The Biden administration said Thursday it’s prepared to join talks with Iran and world powers to discuss a return to the 2015 nuclear deal.
It’s also undone the Trump administration’s effort to restore all U.N. sanctions against Iran.
The State Department said the U.S. would accept an invitation from the European Union to attend a meeting of the participants in the original agreement.
The U.S. has not participated in such a meeting since former President Donald Trump withdrew from the deal in 2018.
“The United States would accept an invitation from the European Union High Representative to attend a meeting of the P5+1 and Iran to discuss a diplomatic way forward on Iran’s nuclear program,” State Department spokesman Ned Price said in a statement.
Such an invitation has not yet been issued but one is expected shortly, following discussions earlier Thursday between Secretary of State Antony Blinken and his British, French and German counterparts.
Meanwhile, at the United Nations, the administration notified the Security Council that it had withdrawn Trump’s September 2020 invocation of the so-called “snapback” mechanism under which it sought to reimpose U.N. sanctions against Iran.
In another move, officials said the administration has lifted strict limits on the domestic travel of Iranian diplomats posted to the United Nations. The Trump administration had imposed restrictions essentially confining them to their U.N. mission and the U.N. headquarters building in New York.
Earlier Thursday, Blinken and the foreign ministers of Britain, Germany and France urged Iran to allow continued U.N. nuclear inspections and stop nuclear activities that have no credible civilian use.
They warned that Iran’s actions could threaten efforts to bring the U.S. back into the 2015 deal and end sanctions.
Iran is “playing with fire,” according to German Foreign Minister Heiko Maas, who took part in the talks in Paris with his British and French counterparts. Blinken had joined via videoconference.
Iran has said it will stop international inspections of its nuclear facilities next week if the West doesn’t implement its own commitments under the 2015 deal.
Blinken reiterated that “if Iran comes back into strict compliance with its commitments … the United States will do the same,” according to a joint statement issued after Thursday’s meeting.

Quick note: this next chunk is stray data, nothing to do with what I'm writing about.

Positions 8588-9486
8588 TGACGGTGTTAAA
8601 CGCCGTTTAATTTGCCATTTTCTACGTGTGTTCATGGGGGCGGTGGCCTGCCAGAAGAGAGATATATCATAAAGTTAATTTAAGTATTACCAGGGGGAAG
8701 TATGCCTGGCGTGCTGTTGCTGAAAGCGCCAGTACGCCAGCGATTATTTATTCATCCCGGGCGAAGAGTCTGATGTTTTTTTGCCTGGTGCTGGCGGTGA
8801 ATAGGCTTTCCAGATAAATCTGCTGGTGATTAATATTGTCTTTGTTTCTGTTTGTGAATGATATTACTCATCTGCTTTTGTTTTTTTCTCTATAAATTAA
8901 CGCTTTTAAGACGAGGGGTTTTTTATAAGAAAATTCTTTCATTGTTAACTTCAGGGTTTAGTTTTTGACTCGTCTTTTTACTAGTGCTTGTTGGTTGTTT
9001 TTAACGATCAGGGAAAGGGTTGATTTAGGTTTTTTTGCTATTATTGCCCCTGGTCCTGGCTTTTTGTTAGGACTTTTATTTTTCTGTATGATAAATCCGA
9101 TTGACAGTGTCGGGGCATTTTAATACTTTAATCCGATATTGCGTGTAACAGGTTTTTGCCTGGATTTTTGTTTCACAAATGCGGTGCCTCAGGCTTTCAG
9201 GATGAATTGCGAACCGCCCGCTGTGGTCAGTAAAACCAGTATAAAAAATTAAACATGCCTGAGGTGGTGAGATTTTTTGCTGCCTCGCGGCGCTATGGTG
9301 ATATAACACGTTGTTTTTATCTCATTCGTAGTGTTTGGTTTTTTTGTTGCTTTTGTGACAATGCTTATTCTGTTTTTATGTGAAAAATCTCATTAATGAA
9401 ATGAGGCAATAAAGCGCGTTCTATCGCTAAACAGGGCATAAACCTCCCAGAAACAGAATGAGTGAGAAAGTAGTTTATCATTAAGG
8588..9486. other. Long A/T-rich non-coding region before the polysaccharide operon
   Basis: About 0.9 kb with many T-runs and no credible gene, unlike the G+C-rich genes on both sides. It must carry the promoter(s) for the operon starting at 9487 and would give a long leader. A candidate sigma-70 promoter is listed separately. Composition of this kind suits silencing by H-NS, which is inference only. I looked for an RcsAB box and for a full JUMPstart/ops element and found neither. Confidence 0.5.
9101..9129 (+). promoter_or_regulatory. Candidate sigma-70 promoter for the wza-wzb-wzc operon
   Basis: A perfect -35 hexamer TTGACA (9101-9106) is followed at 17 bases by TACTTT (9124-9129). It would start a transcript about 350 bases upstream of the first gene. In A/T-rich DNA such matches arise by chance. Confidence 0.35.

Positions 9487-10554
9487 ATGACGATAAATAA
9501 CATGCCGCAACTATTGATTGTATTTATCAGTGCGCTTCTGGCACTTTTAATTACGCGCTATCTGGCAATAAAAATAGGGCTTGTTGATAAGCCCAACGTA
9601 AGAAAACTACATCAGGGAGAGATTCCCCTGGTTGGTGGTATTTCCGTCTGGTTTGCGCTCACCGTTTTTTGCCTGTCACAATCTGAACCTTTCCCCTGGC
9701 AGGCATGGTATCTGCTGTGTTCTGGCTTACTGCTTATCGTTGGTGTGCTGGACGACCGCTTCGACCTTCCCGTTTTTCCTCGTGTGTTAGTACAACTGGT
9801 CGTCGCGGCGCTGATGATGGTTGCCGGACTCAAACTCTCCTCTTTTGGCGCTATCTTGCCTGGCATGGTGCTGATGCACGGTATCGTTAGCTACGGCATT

The diplomats said Iran’s decision to produce uranium enriched up to 20 percent and uranium metal has “no credible” civilian use.
“We are the ones who have kept this agreement alive in recent years, and now it’s about supporting the United States in taking the road back into the agreement,” Maas told reporters in Paris.
“The measures that have been taken in Tehran and may be taken in the coming days are anything but helpful. They endanger the Americans’ path back into this agreement. The more pressure that is exerted, the more politically difficult it will be to find a solution,” he said.
Iran’s threats are “very worrying,” British Foreign Secretary Dominic Raab said.
The diplomats also expressed concern about human rights violations in Iran and its ballistic missile program.
In Iran, President Hassan Rouhani expressed hope on Thursday that the Biden administration would rejoin the accord and lift the U.S. sanctions imposed under Trump, according to state television.
German Chancellor Angela Merkel and the president of the European Council spoke with Rouhani this week to try to end the diplomatic standoff.
The head of the International Atomic Energy Agency is scheduled to travel to Iran this weekend to find a solution that allows the agency to continue inspections.
The Western Journal has reviewed this Associated Press story and may have altered it prior to publication to ensure that it meets our editorial standards.
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